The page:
Vintage Fiberglass Rally
This was a wonderful rally with an unexpected side. The rally was located in Cornwall in a marvelously situated campground just outside the provincial capital city of Charlottetown. Charlottetown though it only has a population of 30,000 or so is a charming city. As the capital it is a center of shopping, culture, finance, ….. As a result it has much more than you would attribute to a small city.
For those that haven't been here, Prince Edward Island bills itself as the gentle island, and that it is. It's about half the size of Connecticut, 2500 square miles with a population of 142,000. Definitely a province of farms, fisherman and happily visited by tourists. Shockingly the ocean water, particularly on the south side of the island is a lot warmer than anything found in New England. Just driving about offers a level of relaxation, your eyes stretching over the long green views of farms, mostly potato and almost continuous water views. No one in PEI lives more than 10 miles from the water.
The Rally was held in the town of Cornwall situated just outside Charlottetown. Interestingly the town was only incorporated in 1995. The campground is situated on an enormous plot of ground, laid out almost like 3 separate campgrounds, with all our sites near the marvelous bay that stretches at the base of the campground.
The rally was well attended, particularly considering the population of the area. There were 42 rigs, dominated by classic Bolars manufactured in the 70's, most in outstanding condition, most customized to the taste of the owner. Color abounds, next to us was a lime green Trillium
, beside him a bright yellow Trillium
, fully accessorized in yellow. Across from them a brilliant blue and gray Bolar and across from us a two tone green and gray Bolar with a matching green and gray 1951 Monarch (Mercury in the states). Interestingly the Monarch produces 112 horsepower and weighs 3400 pounds; the same weight
as our Honda dry with about 50 less horsepower. The older rig's colorful paint
jobs made the white, newer Scamp
, Escapes and Eggcamper
look nearly naked.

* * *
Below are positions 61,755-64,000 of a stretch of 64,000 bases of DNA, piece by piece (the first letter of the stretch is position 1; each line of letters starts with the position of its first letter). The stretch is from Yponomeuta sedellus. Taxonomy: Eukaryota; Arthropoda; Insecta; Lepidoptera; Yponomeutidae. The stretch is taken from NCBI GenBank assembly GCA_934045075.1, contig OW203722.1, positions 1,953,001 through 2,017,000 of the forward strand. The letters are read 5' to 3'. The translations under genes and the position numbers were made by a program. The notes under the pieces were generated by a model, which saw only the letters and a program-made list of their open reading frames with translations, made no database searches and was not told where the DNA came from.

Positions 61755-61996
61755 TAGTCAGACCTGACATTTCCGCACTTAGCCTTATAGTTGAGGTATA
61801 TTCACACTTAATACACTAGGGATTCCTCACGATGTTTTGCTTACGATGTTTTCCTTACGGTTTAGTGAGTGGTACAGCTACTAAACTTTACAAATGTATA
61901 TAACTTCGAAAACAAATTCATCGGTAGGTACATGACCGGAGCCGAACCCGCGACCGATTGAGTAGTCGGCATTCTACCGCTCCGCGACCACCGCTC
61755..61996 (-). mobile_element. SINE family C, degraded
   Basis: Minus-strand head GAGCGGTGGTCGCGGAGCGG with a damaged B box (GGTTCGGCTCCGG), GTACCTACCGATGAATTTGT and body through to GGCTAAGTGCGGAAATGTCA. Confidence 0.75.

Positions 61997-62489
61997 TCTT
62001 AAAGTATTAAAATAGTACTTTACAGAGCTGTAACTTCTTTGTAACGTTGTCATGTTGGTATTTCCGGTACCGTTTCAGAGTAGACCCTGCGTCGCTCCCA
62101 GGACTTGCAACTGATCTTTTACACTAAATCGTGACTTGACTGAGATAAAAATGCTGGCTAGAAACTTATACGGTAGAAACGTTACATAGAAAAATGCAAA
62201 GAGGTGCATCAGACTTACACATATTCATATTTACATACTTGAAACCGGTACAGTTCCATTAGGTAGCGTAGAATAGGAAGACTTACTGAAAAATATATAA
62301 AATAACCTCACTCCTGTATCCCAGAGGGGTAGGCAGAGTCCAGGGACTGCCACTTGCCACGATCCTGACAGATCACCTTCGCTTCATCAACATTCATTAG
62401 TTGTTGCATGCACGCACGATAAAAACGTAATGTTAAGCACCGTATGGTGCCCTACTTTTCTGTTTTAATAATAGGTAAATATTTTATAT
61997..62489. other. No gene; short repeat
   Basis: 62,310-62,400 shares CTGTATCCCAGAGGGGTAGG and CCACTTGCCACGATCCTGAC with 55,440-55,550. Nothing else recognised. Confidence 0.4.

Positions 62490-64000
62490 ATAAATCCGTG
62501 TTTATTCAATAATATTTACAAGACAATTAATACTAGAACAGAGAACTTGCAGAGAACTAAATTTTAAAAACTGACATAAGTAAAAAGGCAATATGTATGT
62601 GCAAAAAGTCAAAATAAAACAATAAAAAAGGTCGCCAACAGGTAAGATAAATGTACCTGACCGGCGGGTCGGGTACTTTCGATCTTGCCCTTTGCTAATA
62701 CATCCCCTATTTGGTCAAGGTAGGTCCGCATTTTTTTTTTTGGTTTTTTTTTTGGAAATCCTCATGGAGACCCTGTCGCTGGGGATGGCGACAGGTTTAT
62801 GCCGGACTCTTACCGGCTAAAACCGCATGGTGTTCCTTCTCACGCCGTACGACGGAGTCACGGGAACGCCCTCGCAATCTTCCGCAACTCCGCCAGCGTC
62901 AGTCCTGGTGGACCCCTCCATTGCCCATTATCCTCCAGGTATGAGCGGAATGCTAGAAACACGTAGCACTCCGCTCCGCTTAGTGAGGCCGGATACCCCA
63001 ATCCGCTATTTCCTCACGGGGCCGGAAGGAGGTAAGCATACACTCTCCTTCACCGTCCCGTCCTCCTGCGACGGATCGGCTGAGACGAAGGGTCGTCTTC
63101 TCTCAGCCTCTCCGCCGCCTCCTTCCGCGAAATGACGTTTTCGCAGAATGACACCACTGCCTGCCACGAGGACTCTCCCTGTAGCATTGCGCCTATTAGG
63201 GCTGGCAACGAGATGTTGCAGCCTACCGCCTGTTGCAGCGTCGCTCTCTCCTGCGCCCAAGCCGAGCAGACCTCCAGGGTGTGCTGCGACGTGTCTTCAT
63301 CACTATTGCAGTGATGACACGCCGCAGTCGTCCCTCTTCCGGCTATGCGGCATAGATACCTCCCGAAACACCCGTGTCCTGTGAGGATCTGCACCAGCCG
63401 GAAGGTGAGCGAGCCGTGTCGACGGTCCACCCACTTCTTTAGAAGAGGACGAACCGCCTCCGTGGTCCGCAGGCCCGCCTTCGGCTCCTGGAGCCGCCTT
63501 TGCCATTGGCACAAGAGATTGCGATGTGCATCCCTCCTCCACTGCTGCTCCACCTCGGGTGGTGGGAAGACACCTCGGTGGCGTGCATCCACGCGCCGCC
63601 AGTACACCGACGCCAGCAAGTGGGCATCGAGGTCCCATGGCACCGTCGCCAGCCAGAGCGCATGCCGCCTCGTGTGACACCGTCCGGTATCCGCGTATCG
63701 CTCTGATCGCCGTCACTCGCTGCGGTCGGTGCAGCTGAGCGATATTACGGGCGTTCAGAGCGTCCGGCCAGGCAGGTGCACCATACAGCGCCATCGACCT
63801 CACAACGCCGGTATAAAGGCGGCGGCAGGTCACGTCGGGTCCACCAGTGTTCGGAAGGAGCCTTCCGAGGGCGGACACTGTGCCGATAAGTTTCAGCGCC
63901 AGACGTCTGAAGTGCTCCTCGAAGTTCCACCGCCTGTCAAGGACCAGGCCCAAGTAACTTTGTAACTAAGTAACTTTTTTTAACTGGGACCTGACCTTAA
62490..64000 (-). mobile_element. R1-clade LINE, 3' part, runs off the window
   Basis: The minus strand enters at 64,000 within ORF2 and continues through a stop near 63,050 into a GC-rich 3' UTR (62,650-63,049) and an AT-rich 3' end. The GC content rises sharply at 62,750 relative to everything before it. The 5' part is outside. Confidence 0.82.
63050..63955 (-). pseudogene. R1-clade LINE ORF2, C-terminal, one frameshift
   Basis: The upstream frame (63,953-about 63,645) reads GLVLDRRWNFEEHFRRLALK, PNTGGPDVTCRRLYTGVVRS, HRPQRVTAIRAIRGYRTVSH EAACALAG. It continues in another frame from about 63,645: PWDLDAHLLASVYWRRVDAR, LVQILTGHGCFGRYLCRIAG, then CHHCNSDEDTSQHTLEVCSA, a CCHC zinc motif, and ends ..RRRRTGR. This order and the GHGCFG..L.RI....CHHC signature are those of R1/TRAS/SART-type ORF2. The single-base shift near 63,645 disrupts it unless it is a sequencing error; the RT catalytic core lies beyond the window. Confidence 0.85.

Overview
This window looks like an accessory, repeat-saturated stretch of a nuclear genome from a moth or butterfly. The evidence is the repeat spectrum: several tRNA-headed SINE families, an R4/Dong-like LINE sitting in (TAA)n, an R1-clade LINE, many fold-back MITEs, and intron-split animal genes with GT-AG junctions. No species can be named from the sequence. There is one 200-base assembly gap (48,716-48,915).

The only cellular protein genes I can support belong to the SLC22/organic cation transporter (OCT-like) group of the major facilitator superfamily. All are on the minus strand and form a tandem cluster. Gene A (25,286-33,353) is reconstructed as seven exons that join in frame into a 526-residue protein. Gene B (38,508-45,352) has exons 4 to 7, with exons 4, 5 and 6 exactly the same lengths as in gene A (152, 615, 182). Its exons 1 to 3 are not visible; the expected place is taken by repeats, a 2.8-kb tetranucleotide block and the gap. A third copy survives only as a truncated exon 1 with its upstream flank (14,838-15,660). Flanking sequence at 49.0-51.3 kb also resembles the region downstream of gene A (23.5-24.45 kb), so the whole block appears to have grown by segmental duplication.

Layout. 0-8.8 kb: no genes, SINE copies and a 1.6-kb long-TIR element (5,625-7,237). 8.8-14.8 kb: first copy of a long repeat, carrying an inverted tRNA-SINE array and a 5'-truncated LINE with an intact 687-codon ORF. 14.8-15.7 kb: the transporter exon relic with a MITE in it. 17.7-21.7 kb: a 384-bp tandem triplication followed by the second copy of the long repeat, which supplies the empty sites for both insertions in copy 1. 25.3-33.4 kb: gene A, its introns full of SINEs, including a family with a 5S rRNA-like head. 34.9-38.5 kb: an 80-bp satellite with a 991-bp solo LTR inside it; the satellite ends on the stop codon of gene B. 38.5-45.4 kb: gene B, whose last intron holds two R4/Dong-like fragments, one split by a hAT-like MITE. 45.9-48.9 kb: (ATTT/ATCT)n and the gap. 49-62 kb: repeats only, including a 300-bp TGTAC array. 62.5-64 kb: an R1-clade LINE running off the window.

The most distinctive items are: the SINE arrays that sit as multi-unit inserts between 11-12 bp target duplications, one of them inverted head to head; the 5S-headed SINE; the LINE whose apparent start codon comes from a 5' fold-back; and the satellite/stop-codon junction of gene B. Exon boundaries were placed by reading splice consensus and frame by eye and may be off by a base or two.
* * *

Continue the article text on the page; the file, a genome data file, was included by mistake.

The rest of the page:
Certainly the rally is a testimony to the longevity of fiberglass rigs. Though Bolars dominated there was a wide variety of campers including our Scamp
, a Casita
, an Eggcamper
, 3 Escapes, a number of Trillims and a host of other units. Three families traveled from the States to attend.
As is a tradition at these rallies, a fantastic Open 'Shine and Show' was held, providing opportunity for witnessing clever use of small space, generating a new list of projects for our Scamp
and an opportunity to get a broader view the fiberglass world. On Saturday night we held the traditional huge potluck followed by musical entertainment.
The host and all the attendees were as warm and friendly, truly an embracing environment.
We arrived early on the island, the Sunday before the rally, giving us 5 days to tour about. We managed to cover a good part of the central and western sections of the island, though definitely not long enough to see it all. A good month would be required to feel one had seen PEI.
For the women on the site, we happened by an operating woolen mill where they processed raw wool into yarn and from there to blankets. Marvelously they let you walk, unguided, among the machines. Watching raw wool being carded and turned into yarn and from there woven into blankets. Now where does this happen? Though we're not knitters, or felters or rug hookers, the vst array of colors, the many beautiful (fairly priced items made by the mill and many locals) were beautiful. The prices were very fair with woolen skeins of yarn selling for as little as $2.50 and trailer bed size woolen blankets for $30. Places like the woolen mill that you simply bump into make Rving so very special.
Most interesting Chantelle(sp), the wife of Parris, the rally leader, had four beautiful purses for sale
, titled Winter, Spring, Summer and Fall
at the Wollen mill. The smallness of the world is wonderful.. Before the Rally we met an RV couple from Hawaii while we were camped in a Linkletter Provincial Park near Summerside PEI. Today we were food shopping in Calais, ME and we see them shopping on their way to Acadia National Park.
Next years rally is going to be held a little closer to the states in St. Martins, New Brunswick, an opportunity for more FRV members to share our common Fiberglass Heritage, not to mention the great seafood in the Maritime provinces of Canada, or the chance to visit New Brunswick's Hopewell Rocks and observe the amazing tides.
Unfortunately I don't have access to my pictures but will post a few in the next day or two. The rally master plans to put a series out on Facebook as well.
Safe Travels from Northern Maine,
Norm and Ginny